It is unusual for children to get liver cancer and usually children do not get the same kind of liver cancer as adults. The most common form of liver cancer in children is called hepatoblastoma and especially affects children younger than three years.
The vast majority of children who get liver cancer get rid of the disease.
Cancer tumors of the liver rarely produce clear symptoms. One symptom may be that the child has a tense and hard stomach. The child may also have diffuse symptoms such as fatigue and poor appetite for an extended period of time.
The child may have an X-ray examination or a magnetic camera examination to see if there is a cancerous tumor. It is common for the doctor to also want to take a tissue sample, a biopsy, to investigate the suspected tumor more closely. The doctor also checks for blood samples for alpha-fetoprotein that may be elevated in hepatoblastoma.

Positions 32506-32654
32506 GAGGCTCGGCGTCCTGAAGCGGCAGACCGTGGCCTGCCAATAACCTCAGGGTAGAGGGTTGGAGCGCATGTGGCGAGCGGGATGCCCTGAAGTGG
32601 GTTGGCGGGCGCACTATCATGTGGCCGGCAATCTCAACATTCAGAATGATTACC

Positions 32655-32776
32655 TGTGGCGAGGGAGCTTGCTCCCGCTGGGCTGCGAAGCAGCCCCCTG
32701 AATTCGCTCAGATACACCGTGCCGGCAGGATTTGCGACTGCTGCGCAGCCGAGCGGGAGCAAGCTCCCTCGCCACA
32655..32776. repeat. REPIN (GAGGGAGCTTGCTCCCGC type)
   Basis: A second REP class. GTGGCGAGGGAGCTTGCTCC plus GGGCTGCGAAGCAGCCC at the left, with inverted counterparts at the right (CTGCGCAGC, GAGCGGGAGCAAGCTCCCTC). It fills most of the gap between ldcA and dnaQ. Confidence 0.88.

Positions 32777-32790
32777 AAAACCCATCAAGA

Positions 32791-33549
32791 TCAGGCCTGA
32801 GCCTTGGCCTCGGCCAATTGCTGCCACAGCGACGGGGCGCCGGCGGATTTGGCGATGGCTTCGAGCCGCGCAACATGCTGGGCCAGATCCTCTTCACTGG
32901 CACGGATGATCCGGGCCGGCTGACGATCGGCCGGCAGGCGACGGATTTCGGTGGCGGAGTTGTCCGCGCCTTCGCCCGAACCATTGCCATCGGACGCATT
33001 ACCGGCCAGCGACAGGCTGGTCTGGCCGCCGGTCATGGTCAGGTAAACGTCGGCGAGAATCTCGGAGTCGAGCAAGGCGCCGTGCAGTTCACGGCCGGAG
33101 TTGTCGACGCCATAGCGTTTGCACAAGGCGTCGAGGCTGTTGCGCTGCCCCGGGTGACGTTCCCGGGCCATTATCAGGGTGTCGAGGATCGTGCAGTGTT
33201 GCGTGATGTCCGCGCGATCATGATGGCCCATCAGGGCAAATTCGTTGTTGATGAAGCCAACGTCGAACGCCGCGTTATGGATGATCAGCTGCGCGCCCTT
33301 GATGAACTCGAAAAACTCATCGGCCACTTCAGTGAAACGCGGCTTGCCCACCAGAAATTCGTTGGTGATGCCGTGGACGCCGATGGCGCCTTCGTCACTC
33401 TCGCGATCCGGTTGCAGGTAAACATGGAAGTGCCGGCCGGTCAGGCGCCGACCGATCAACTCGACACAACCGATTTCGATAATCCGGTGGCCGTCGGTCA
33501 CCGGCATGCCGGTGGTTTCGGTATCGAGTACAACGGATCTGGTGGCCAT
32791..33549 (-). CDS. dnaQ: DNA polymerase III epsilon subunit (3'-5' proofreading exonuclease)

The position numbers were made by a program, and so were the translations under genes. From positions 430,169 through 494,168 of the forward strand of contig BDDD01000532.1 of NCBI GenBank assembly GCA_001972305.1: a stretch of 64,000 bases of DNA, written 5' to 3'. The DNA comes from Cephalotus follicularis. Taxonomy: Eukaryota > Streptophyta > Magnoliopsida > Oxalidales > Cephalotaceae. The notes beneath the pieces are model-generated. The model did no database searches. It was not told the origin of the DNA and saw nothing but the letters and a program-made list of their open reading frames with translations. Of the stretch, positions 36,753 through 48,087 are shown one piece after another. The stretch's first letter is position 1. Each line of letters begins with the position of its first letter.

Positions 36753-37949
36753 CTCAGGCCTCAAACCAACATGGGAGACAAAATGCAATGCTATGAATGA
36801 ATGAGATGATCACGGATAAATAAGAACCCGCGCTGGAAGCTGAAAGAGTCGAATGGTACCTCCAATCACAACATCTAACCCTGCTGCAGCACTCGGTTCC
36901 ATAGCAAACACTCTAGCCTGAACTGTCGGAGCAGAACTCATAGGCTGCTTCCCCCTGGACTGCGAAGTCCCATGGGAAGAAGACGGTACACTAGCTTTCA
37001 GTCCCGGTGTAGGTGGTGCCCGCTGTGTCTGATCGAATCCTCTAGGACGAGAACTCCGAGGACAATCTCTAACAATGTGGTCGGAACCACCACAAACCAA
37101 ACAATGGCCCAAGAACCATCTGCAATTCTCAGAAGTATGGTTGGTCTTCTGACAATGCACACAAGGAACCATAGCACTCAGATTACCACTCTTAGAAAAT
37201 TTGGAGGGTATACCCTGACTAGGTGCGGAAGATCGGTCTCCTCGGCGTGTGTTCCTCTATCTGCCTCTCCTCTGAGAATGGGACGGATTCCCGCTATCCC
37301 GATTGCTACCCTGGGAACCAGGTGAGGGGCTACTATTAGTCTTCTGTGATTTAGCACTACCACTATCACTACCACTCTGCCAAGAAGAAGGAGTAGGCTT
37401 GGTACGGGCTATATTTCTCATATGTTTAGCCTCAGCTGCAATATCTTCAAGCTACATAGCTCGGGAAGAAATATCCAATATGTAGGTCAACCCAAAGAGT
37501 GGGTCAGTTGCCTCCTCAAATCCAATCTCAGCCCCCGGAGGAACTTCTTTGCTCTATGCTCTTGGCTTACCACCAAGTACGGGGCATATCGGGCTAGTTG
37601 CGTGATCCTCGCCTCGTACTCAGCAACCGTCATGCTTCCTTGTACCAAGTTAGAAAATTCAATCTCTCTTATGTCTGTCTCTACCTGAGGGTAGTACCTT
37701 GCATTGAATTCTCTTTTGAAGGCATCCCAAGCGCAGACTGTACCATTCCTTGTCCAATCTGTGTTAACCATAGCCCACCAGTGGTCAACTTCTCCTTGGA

Most types of liver cancer can be operated on if the disease is detected early. The most common is that the entire cancerous tumor in the liver is removed along with some of the healthy liver around. The tumor can be difficult to remove completely if it sits where the large blood vessels enter, or at the gallbladder and bile ducts. Most often, the child usually receives treatment with cytostatic drugs to shrink the cancer tumor before it is removed. It is also common for the child to receive some cures with cytostatics after surgery. .
The liver grows in children even though a large part has been removed. After a few years the liver has grown out and is functioning as usual again.
All children may go on post-check-ups quite often for several years, partly to find out if the disease is coming back, and partly to see how the child develops and the body functions after treatment. Hearing, kidney and heart function can be affected. It depends on what treatment the child has received.